Grouting techniques strengthen soft in situ soils, remediate settlement of structures, cutoff groundwater, underpin structures, densify granular soils, liquefaction mitigation, and construct access shafts to name a few applications.

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Permeatation Grouting

Permeation Grouting is the most common form of soil grouting.  The process consists of drilling a hole into the soil, and placing an injection pipe into the ground and then pumping under low pressure a liquefied material into the remedial area.

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Flowable Fill

Flowable Fill is a low strength self-leveling grout used to fill voids in difficult access areas, and provides a fairly uniform compacted material requiring minimal equipment and manpower to place the fill. This technology uses cementations material as fill instead of compacted soil.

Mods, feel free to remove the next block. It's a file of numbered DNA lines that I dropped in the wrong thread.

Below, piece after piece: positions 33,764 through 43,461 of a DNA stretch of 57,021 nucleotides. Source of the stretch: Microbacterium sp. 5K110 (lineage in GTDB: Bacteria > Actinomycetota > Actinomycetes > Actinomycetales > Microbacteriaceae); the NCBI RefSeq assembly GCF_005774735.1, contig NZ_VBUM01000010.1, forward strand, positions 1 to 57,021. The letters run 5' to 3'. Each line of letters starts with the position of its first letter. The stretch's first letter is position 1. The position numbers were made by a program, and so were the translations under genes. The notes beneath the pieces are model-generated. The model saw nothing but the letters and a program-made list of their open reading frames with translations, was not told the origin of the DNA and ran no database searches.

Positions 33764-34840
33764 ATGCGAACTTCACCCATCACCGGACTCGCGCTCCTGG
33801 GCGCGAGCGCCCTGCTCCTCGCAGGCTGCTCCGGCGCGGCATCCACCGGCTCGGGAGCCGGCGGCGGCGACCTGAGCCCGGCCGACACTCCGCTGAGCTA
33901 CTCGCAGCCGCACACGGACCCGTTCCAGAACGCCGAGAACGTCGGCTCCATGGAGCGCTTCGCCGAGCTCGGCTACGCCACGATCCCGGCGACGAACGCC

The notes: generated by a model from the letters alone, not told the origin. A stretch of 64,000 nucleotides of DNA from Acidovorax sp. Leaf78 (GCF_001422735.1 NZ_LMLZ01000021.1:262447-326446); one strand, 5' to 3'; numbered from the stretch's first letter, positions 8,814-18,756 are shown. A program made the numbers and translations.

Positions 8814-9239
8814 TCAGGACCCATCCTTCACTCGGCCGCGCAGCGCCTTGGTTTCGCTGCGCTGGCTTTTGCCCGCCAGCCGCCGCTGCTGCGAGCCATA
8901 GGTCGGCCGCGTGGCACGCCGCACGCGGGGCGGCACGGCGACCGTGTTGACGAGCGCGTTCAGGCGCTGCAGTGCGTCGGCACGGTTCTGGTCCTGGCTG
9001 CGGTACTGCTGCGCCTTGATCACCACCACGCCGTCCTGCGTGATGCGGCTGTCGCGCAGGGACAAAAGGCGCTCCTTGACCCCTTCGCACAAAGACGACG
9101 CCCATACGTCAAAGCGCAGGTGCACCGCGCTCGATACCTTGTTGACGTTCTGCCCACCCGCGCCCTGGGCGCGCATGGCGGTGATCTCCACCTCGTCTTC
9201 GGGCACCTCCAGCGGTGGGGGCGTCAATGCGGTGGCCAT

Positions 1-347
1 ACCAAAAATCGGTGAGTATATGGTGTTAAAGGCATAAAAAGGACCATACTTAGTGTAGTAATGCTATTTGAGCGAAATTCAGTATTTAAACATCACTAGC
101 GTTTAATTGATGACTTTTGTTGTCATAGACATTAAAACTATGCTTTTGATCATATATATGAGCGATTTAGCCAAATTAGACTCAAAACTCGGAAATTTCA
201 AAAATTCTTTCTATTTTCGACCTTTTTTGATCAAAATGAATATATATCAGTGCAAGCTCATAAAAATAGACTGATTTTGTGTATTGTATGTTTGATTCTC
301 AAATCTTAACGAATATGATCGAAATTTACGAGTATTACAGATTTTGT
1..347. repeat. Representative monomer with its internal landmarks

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Pressure Grouting

Pressure Grouting is the process of drilling holes by air or water rotary and maintaining a vertical alignment. A cementious grout material is injected under pressure to fill cavities and voided pockets.

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Chemical Grouting

Chemical Grouting is the process of injecting special grout to fill voids in granular soils. Common reagents utilized include Sodium Silicates and Urethanes. Some of the most common applications are to prevent excessive movement of soil, lower permeability of soil to control water flow and stabilization of soil for tunnel and earth shoring excavation.

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Cellular Concrete

Foam liquid concentrates is fitting for subgrade modification when existing soils are undesirable for construction. As an alternative to over excavating and replacing poor soils with better soil, a layer of cellular lightweight concrete placed over the poor soils will reduce vertical deadloads, and increase bearing capacity and stability with the addition of minimal weight.

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